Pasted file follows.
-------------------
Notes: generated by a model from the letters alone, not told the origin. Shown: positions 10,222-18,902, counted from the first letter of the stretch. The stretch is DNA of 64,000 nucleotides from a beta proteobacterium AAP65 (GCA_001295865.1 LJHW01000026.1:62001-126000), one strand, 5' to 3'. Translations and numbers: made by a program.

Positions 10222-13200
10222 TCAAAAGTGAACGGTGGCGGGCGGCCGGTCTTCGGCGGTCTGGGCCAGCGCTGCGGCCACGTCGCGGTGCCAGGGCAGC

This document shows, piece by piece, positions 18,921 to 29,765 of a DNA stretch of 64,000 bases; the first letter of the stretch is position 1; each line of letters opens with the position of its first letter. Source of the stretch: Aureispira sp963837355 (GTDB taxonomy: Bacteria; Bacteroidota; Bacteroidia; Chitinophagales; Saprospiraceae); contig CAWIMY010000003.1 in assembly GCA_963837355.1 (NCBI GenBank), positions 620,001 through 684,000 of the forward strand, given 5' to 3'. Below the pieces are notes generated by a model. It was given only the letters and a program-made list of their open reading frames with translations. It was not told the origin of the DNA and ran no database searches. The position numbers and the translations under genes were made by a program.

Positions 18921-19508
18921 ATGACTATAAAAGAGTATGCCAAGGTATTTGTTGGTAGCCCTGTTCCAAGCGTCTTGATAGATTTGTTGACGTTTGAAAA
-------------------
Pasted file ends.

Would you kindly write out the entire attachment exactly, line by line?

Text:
Notes: generated by a model from the letters alone, not told the origin. Shown: positions 10,222-18,902, counted from the first letter of the stretch. The stretch is DNA of 64,000 nucleotides from a beta proteobacterium AAP65 (GCA_001295865.1 LJHW01000026.1:62001-126000), one strand, 5' to 3'. Translations and numbers: made by a program.

Positions 10222-13200
10222 TCAAAAGTGAACGGTGGCGGGCGGCCGGTCTTCGGCGGTCTGGGCCAGCGCTGCGGCCACGTCGCGGTGCCAGGGCAGC

This document shows, piece by piece, positions 18,921 to 29,765 of a DNA stretch of 64,000 bases; the first letter of the stretch is position 1; each line of letters opens with the position of its first letter. Source of the stretch: Aureispira sp963837355 (GTDB taxonomy: Bacteria; Bacteroidota; Bacteroidia; Chitinophagales; Saprospiraceae); contig CAWIMY010000003.1 in assembly GCA_963837355.1 (NCBI GenBank), positions 620,001 through 684,000 of the forward strand, given 5' to 3'. Below the pieces are notes generated by a model. It was given only the letters and a program-made list of their open reading frames with translations. It was not told the origin of the DNA and ran no database searches. The position numbers and the translations under genes were made by a program.

Positions 18921-19508
18921 ATGACTATAAAAGAGTATGCCAAGGTATTTGTTGGTAGCCCTGTTCCAAGCGTCTTGATAGATTTGTTGACGTTTGAAAA